Optus doles out quota-free music streaming for prepaid customers

From May 2, Optus prepaid customers will not have data from using Spotify, Google Play Music, and Pandora count towards their monthly quotas.

Beginning next Tuesday, Optus users on prepaid plans will be able to stream music from Spotify, Google Play Music, Pandora, iHeartRadio, and Guvera and not have it count towards their data quota.

For post-paid customers, the current arrangements of streaming services chewing up data continue to apply.

Optus said the announcement is the next step towards shifting the company from a pure telco to more of a multimedia provider.

"With 78 percent of 16-34 year-olds already enjoying music streaming, it makes sense for Optus to partner with some of the most sought-after streaming services," Ben White, managing director of Marketing and Product at Optus, said.

"Although Australia is a nation of music lovers, we know that data is the number one barrier for Optus customers when it comes to music streaming."

The company also said it would be offering 15 percent off music products via a customised music store, and has struck up partnerships for access to live music and artists.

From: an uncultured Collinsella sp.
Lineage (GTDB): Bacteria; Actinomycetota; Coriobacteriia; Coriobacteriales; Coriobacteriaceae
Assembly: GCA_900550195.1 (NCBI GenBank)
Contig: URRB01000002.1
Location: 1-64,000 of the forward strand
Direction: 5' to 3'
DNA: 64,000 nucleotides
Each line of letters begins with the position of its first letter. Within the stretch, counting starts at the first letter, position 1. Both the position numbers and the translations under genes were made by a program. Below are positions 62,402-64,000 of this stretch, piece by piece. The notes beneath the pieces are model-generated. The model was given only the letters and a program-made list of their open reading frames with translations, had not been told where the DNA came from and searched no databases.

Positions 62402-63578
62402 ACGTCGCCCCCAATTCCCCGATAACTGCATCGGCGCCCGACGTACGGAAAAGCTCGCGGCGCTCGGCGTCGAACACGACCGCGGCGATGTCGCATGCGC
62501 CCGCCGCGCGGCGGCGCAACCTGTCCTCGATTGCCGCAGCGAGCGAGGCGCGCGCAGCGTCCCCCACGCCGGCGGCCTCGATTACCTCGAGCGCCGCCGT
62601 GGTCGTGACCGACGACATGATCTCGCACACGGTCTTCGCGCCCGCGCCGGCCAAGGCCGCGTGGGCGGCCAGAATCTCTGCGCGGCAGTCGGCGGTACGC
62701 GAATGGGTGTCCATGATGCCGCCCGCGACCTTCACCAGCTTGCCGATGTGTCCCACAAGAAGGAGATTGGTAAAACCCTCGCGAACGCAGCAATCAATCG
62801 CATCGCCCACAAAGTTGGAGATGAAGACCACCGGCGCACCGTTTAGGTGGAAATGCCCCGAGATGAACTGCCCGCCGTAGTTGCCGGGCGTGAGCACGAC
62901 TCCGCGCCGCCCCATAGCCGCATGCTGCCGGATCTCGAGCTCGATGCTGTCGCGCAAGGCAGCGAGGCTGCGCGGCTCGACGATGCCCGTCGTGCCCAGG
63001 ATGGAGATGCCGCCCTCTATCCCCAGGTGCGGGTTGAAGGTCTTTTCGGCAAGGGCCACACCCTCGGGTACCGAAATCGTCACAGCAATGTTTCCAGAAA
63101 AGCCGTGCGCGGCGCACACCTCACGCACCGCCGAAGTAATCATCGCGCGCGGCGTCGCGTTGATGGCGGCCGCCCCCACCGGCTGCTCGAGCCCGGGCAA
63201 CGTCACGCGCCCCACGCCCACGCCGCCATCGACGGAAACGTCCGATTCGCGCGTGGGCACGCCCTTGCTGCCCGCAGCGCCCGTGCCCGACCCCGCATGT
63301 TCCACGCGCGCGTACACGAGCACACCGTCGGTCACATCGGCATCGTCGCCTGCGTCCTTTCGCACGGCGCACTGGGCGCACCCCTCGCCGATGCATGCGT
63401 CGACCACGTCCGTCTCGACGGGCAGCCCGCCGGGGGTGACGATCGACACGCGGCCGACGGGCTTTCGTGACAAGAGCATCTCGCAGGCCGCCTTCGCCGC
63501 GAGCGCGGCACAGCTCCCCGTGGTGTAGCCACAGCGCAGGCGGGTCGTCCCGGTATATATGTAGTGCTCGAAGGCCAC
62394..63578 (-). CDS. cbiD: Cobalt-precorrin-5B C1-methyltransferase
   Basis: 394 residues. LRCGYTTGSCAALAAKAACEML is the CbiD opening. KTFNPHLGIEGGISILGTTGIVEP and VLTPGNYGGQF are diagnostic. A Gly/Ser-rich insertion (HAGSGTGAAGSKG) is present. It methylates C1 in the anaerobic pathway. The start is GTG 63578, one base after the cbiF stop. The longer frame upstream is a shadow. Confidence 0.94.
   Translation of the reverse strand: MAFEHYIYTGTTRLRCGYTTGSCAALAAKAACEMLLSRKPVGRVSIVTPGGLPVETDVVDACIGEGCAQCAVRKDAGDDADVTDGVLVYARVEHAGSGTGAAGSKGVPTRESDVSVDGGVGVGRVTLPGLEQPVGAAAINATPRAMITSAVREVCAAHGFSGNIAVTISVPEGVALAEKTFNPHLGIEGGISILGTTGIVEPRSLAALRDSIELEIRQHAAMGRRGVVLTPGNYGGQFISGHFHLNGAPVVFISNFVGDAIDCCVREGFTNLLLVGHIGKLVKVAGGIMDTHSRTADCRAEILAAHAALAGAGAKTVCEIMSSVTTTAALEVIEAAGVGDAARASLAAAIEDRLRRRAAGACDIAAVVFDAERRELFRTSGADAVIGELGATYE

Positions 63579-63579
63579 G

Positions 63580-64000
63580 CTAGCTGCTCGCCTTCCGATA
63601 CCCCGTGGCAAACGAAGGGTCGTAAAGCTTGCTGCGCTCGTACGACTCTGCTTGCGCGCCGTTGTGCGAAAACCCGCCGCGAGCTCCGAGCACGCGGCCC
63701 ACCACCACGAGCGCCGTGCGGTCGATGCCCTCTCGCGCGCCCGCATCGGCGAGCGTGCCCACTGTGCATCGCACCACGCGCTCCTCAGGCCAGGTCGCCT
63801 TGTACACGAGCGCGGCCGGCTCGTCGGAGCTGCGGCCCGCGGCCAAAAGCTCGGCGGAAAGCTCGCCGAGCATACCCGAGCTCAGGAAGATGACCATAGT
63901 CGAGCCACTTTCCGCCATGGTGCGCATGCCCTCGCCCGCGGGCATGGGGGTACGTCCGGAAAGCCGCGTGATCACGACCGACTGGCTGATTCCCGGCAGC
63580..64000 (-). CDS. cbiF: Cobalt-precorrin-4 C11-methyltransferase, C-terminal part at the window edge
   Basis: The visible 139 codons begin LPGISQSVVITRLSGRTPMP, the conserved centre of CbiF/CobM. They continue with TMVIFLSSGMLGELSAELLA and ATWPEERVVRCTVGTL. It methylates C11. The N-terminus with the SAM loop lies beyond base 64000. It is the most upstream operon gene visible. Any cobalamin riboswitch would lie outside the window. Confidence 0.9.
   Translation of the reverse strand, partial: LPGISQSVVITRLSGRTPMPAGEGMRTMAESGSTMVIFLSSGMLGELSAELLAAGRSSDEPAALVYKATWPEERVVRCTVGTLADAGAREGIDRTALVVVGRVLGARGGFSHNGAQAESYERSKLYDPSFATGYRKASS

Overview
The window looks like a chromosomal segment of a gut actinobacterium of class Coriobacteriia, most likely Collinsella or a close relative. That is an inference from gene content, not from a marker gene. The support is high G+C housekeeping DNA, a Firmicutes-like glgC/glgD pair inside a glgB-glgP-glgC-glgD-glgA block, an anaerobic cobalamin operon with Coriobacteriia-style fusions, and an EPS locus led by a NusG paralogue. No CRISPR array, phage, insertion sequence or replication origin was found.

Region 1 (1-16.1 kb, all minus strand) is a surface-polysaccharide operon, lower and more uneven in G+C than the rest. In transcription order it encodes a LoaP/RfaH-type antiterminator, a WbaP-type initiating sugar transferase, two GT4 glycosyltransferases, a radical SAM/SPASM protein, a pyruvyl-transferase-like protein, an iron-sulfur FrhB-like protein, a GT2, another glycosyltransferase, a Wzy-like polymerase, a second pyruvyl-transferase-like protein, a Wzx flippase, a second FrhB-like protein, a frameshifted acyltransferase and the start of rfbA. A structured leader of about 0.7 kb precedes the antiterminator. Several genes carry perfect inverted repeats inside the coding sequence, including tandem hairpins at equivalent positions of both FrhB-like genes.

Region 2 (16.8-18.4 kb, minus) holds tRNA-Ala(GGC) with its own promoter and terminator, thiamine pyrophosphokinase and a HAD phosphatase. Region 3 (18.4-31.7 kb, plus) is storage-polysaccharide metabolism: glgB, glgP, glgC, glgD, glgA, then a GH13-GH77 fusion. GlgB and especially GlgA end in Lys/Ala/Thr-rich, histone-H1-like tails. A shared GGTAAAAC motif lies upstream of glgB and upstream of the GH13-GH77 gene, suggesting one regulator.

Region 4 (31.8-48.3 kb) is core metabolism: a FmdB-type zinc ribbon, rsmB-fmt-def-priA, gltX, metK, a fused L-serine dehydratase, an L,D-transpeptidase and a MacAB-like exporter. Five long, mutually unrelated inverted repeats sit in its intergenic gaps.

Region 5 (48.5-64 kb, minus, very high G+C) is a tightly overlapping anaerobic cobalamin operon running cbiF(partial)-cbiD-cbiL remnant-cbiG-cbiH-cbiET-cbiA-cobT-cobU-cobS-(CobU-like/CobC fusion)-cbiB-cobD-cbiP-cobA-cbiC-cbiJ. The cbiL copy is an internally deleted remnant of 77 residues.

Earlier this month, Optus announced that it would be restructuring its Enterprise and Consumer divisions through a series of redundancies.

"Optus Business, and the Wholesale and Satellite divisions [will] rationalise roles and optimise resources in response to the increasingly competitive trading environment," Optus said at the time.

"These changes require Optus to reshape its workforce with the skills required in an increasingly digital world and to invest in the capabilities required to bring ideas to market more quickly. As a result, Optus is proposing to make a number of roles redundant."

In November last year, Optus announced its shift back into the content business when it won the rights to broadcast the next three seasons of the English Premier League in Australia.

"This is another significant step in our strategy to become a mobile-led multimedia company," chief executive Allen Lew said on the deal.